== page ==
A striking development is the ‘coming of age’ of citizen interest organization, mobilization and representation at EU level. There is a dense landscape of non-governmental organizations (NGOs) organized and advocating at EU level for virtually every imaginable cause, from the unemployed to Muslim women to groups countering the long-held monopoly of producer groups in technical domains such as financial services. A number of EU NGOs are also relatively well resourced. One segment alone, environmental NGOs, has over 130 EU-oriented staff, and self-declares an annual spend on lobbying the EU institutions of over €13 million. The WWF European Policy Office, Transport and the Environment, and the European Consumers Organization each has a staffing complement comparable to the group of best-resourced business organizations, bar one (Table 4.1). EU NGOs have recently located a variety of wealthy independent foundations from which to draw financial support. Individual NGOs are highly networked by formal organizations and informal structures within and across segments, sometimes working alongside one another in purpose renovated buildings, often working on joint campaigns.
Justin Greenwood

7. Territorial Interests

Abstract
The focus of this chapter concerns sub-national, regional and local interest representation at the European level, which are dominated by the perspectives of territorial public authorities. Much of the ‘hype’ of decades ago about regions being a coming ‘third level’ of EU multi-level governance (to member states and supranational institutions) has long since evaporated. Much of this hype seemed aspirational. It seems somewhat doubtful that arrangements for some countries to be represented by regional entities in specific discussions in the Council of Ministers, and for regions to be partners in policy instruments, 'have transformed the European Union from a primarily state centric system of authority into a system of multi-level governance' (Hooghe 2002:370–1). The slogan of a ‘Europe of the regions’ gradually gave way to ‘Europe with the regions’ (Hooghe 1995) to one of, at best, ‘Europe with … some of … the regions’. Yet incremental developments in territorial interest representation continue to yield a succession of issues surrounding the presence of the ‘Brussels offices of the regions’. These are reviewed in turn.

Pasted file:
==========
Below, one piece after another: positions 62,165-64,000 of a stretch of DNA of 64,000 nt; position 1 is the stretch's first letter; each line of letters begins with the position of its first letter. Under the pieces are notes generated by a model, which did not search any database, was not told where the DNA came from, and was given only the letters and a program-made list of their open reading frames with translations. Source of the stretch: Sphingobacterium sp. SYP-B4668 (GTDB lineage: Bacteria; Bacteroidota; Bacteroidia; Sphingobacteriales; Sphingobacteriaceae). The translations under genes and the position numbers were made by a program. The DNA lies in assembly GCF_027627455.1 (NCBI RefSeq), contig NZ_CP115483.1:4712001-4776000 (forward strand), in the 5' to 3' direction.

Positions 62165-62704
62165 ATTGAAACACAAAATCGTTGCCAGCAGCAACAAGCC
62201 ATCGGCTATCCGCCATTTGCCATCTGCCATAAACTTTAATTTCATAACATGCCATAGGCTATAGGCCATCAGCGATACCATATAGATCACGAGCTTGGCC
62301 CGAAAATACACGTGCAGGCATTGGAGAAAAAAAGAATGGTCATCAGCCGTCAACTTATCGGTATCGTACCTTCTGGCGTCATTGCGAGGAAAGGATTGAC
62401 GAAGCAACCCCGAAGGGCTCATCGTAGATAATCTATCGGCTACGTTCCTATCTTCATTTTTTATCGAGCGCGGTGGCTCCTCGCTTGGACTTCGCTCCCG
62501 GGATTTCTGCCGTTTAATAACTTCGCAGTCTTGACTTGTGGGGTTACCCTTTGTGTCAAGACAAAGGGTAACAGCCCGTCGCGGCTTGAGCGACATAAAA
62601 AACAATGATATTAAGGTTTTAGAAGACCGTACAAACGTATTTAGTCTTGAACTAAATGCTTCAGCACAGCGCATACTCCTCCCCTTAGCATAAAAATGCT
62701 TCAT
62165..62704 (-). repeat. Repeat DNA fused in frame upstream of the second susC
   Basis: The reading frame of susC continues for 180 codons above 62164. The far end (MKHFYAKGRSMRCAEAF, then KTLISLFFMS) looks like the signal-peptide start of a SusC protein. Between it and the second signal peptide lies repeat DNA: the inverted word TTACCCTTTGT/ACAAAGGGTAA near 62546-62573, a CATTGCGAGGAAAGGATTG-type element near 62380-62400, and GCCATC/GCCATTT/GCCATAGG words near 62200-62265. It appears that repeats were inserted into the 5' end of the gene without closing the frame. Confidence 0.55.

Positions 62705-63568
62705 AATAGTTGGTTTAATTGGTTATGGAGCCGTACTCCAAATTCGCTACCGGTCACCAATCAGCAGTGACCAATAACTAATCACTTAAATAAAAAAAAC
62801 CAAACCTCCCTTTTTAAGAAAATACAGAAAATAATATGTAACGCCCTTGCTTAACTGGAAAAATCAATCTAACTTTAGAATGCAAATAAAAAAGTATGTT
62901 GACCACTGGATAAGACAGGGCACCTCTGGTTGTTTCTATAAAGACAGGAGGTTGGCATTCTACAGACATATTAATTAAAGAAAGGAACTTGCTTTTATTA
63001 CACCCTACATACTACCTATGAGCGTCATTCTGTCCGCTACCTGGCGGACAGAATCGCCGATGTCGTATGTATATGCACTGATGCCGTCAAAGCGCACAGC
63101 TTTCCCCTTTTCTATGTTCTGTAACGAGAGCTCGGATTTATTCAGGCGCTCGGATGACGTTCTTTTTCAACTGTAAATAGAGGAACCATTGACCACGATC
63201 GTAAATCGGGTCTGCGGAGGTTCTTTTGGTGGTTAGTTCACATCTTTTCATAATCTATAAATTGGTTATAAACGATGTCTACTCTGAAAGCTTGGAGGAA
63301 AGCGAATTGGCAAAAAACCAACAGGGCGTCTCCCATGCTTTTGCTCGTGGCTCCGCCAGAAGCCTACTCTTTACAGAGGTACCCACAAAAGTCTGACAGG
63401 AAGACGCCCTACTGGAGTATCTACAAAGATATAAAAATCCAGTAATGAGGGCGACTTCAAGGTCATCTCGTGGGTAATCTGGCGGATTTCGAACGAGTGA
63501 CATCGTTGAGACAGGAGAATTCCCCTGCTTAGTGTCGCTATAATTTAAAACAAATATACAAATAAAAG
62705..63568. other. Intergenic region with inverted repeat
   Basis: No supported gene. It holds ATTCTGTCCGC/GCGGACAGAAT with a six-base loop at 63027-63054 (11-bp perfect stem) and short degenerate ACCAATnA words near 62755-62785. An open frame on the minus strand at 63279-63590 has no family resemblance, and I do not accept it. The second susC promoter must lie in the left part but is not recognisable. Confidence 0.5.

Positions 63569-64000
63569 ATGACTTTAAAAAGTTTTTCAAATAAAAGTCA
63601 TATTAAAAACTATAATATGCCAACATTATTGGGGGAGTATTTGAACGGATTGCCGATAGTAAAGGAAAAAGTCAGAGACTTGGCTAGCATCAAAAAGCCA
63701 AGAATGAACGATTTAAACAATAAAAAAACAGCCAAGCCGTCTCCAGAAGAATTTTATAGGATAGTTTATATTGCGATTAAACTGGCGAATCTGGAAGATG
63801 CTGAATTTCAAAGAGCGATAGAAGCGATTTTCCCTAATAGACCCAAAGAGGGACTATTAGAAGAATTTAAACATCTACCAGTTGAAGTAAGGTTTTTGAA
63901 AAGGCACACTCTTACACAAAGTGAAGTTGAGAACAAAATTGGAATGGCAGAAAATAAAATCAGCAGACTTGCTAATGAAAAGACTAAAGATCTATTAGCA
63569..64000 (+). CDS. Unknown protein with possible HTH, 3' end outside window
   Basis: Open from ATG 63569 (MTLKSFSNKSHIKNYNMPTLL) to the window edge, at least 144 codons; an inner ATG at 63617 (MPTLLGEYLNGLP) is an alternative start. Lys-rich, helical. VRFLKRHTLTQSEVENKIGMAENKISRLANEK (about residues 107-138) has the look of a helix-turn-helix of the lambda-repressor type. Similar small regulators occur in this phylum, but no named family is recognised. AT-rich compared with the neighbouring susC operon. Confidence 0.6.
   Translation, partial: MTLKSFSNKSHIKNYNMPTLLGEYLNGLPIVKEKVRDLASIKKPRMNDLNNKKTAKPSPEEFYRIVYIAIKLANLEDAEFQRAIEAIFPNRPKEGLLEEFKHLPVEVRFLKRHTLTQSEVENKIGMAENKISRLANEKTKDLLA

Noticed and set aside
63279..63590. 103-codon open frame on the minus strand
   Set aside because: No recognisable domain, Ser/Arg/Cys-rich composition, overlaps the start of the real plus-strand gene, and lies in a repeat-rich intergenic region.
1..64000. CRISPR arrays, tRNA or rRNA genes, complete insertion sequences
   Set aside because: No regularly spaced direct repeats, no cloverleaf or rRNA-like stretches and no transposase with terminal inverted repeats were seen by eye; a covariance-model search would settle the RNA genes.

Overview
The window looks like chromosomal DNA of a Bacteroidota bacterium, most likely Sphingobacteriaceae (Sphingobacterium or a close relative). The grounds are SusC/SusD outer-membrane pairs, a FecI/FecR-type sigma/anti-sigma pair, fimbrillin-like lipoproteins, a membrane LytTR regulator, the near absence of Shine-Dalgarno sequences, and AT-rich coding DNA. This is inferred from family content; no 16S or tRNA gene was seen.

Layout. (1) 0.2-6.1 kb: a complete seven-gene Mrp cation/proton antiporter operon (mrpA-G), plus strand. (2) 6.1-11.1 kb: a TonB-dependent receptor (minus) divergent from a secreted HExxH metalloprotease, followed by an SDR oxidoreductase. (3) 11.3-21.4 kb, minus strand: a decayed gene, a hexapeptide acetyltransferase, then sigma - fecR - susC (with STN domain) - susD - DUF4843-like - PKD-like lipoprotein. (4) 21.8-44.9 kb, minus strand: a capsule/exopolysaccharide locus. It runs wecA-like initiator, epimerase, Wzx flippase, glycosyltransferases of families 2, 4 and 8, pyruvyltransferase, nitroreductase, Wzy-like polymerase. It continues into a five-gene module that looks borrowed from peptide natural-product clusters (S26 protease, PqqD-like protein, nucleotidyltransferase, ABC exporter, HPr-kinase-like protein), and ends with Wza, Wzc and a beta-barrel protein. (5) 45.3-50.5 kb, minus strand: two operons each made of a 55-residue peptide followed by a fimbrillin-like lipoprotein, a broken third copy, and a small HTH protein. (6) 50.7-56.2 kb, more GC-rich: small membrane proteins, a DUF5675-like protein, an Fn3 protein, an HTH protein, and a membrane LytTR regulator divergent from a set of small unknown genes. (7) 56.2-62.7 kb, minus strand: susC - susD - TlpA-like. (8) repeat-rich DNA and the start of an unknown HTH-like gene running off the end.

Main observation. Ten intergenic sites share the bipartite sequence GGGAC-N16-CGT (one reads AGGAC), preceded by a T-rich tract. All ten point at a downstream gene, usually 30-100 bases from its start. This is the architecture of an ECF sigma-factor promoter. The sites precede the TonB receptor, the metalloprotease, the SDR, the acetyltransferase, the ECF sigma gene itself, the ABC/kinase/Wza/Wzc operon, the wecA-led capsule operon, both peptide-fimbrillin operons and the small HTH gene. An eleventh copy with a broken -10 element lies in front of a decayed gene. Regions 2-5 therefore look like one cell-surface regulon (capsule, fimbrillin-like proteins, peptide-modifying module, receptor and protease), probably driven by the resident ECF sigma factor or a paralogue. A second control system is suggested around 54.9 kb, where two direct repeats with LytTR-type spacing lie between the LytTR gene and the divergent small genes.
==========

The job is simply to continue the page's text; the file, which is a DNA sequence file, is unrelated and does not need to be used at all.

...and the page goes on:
Justin Greenwood

8. Organized Civil Society and European Integration

Abstract
Early ‘neo-functionalist’ accounts of European integration (Haas 1958) stressed the transfer of civil society loyalties from the national to the European level. This raises definitional issues as to what is meant by ‘civil society’, as well as the criteria by which a transfer of loyalties can be assessed. There is an established debate on the parameters of civil society, and particularly over the question of whether business interests can be included. The European Commission’s all-embracing definition (European Commission 2001) settles the matter empirically. A transfer of popular loyalties means more than the establishment of an interest group constituted at EU level as a means of addressing regulatory competencies, and a preference for a transnational regime to solve a cross-border issue does not imply a transfer of loyalties. Everyday activities of producer associations cannot therefore be taken to imply a transfer of loyalties. The few who participate in the work of associations in Brussels can ‘go native’, but the numbers are very limited. While producer associations do provide a gateway for more individuals to participate in EU-oriented policymaking at a level of detail, in activities such as standard setting or technical committees, such levels of elite participation are hardly likely to create the mass ‘we-feeling’ (Hrbek 1995) of identify formation. And because most citizen interest groups organized at EU level are primarily associations of other associations, they have never been placed to become agents of loyalty transfer.
Justin Greenwood